Shel Holtz: Seminar and Keynote Review

Shel quoted the Edelman Trust Barometer (with some reservations about doing it, given the recent Wal-Mart controversy) saying “A person like me” is the most credible person for companies.

The key to this is authenticity. Organizations with lots of happy customers/patients/employees would be well advised to just help those audiences find the tools they need to communicate, and to encourage them to start talking. If word-of-mouth has been important in the past, it’s on steroids in the blogosphere.

One of the concepts Shel mentioned yesterday but didn’t get into as fully in today’s shorter keynote is “Edge Content.” He particularly called attention to edgeio, which is a distributed alternative to eBay or Craig’s List.

I need to explore this more, but the concept is really neat. Why submit your listing into a common site, when you can put it on your own blog, with a code that notifies outside sites like edgeio?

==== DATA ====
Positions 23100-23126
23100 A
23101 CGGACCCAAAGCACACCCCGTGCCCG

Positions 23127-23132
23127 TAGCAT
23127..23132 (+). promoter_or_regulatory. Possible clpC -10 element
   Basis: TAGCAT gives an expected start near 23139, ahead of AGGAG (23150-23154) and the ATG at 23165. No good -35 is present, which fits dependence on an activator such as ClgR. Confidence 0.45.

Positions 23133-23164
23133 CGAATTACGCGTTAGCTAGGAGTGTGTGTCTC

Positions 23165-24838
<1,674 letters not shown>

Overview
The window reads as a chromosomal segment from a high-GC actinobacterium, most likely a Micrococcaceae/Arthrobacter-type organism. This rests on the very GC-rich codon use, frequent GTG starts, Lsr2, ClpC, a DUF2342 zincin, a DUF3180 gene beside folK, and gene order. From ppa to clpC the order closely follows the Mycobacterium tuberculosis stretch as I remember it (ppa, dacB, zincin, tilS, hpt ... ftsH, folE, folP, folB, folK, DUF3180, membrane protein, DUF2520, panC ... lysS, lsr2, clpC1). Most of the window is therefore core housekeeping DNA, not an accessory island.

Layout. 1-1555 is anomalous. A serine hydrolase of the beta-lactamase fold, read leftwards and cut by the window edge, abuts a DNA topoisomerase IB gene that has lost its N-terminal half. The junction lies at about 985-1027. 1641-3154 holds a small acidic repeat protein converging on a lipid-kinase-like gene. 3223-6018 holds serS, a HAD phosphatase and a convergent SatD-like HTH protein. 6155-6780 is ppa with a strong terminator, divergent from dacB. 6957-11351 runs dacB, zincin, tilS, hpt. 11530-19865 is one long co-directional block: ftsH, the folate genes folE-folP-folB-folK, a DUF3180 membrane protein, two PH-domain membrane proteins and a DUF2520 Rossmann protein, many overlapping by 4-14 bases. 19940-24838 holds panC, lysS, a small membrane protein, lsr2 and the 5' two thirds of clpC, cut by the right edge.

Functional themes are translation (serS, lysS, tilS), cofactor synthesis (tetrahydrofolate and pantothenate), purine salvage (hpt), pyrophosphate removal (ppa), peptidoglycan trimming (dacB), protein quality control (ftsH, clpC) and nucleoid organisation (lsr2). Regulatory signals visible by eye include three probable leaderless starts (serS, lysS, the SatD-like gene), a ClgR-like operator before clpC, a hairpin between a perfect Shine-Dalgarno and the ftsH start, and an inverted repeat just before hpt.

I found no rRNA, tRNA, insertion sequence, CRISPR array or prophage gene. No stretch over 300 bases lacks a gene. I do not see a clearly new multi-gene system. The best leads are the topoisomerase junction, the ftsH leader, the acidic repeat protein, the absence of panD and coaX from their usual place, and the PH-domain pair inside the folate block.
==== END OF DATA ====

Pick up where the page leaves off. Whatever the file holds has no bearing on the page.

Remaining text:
Another topic I need to explore is The New Media News Release. I think this site will be good for learning.

With the launch of Internet Explorer 7 today (according to Shel), the use of RSS is going to explode. In the Macintosh world, Safari already has incorporated RSS feeds. So do Opera and Firefox. Now RSS is going to be called Web Feeds.

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ALI Conference on Blogging and Podcasting: Day One

The preconference seminars were immensely helpful yesterday, and now we’re going to be getting into some networking and a series of case studies that will, I hope, give real, practical advice and examples.

The conference description promises “practical solutions you can apply immediately…” and based on a quick glance at the workbook of handouts, I’m confident it will meet those expectations.

Shel Holtz is giving the keynote…and even though I’m on Holtz overload (having heard him at the Ragan Conference in Chicago in September, and a three-hour seminar yesterday, I’m looking forward to the review/overview.

Bring it on, Shel!